F. Proprietary Products - If any proprietary products are to be used or tested in the project, please refer to Item 6 in the Information and Instructions for Preparing Proposals.

G. Proposals are evaluated by the TCRP staff and project panels consisting of individuals collectively knowledgeable in the problem area. The project panel will recommend their first choice proposal considering the following factors: (1) the proposer's demonstrated understanding of the problem; (2) the merit of the proposed research approach and experiment design; (3) the experience, qualifications, and objectivity of the research team in the same or closely related problem area; (4) the plan for ensuring application of results; (5) how the proposer approaches inclusion and diversity in the composition of their team and research approach, including participation by certified Disadvantaged Business Enterprises; and, if relevant, (6) the adequacy of the facilities. A recommendation by the project panel is not a guarantee of a contract. The National Academy of Sciences (NAS - the contracting authority for the National Academies of Sciences, Engineering, and Medicine) will conduct an internal due diligence review and risk assessment of the panel’s recommended proposal before contract negotiations continue. 

Note: The proposer's approach to inclusion and diversity as well as participation by Disadvantaged Business Enterprises should be incorporated in Item 11 of the proposal.

H. Copyrights - All data, written materials, computer software, graphic and photographic images, and other information prepared under the contract and the copyrights therein shall be owned by the National Academy of Sciences. The contractor and subcontractors will be able to publish this material for non-commercial purposes, for internal use, or to further academic research or studies with permission from TRB Cooperative Research Programs. The contractor and subcontractors will not be allowed to sell the project material without prior approval by the National Academy of Sciences. By signing a contract with the National Academy of Sciences, contractors accept legal responsibility for any copyright infringement that may exist in work done for TRB. Contractors are therefore responsible for obtaining all necessary permissions for use of copyrighted material in TRB's Cooperative Research Programs publications. For guidance on TRB's policies on using copyrighted material please consult Section 5.4, "Use of Copyrighted Material," in the Procedural Manual for Contractors.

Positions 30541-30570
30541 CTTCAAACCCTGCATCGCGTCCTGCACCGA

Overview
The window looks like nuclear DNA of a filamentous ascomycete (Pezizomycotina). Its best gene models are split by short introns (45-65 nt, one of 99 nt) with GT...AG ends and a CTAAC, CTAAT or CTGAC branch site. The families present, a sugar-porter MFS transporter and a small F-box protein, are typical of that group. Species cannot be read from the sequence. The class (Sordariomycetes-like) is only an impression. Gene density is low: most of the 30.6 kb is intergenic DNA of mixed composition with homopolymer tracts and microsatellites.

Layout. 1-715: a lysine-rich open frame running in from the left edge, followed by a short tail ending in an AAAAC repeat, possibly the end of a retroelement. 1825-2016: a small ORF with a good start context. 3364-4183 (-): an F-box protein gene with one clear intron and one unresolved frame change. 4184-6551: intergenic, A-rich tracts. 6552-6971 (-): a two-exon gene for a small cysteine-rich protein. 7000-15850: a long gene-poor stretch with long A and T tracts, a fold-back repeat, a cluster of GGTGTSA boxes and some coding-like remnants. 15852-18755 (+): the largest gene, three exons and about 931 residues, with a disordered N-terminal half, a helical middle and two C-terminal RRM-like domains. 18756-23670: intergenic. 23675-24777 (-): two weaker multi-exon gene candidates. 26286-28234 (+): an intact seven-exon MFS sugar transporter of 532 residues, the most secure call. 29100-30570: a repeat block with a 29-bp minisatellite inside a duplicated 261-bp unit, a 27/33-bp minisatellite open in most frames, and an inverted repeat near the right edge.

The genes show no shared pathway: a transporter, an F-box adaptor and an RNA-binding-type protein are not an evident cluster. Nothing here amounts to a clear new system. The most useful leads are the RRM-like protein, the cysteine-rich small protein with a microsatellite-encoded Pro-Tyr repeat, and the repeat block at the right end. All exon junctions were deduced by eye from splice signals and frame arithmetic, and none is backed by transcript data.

I. Proposals should include a task-by-task breakdown of labor hours for each staff member as shown in Figure 4 in the Information and Instructions for Preparing Proposals. Proposals also should include a breakdown of all costs (e.g., wages, indirect costs, travel, materials, and total) for each task using Figures 5 and 6 in the brochure. Please note that TRB Cooperative Research Program subawards (selected proposers are considered subawards to the National Academy of Sciences, the parent organization of TRB) must comply with 2 CFR 200  Uniform Administrative Requirements, Cost Principles, and Audit Requirements for Federal Awards. These requirements include a provision that proposers without a "federally" Negotiated Indirect Costs Rate Agreement (NICRA) shall be subject to a maximum allowable indirect rate of 10% of Modified Total Direct Costs. Modified Total Direct Costs include all salaries and wages, applicable fringe benefits, materials and supplies, services, travel, and up to the first $25,000 of each lower tier subaward and subcontract. Modified Total Direct Costs exclude equipment, capital expenditures, charges for patient care, rental costs, tuition remission, scholarships and fellowships, participant support costs and the portion of each lower tier subaward and subcontract in excess of $25,000.

J. The required technical memorandum titled “Implementation of Research Findings and Products” should (a) provide recommendations on how to best put the research findings/products into practice; (b) identify possible institutions that might take leadership in applying the research findings/products; (c) identify issues affecting potential implementation of the findings/products and recommend possible actions to address these issues; and (d) recommend methods of identifying and measuring the impacts associated with implementation of the findings/products. Implementation of these recommendations is not part of the research project and, if warranted, details of these actions will be developed and implemented in future efforts.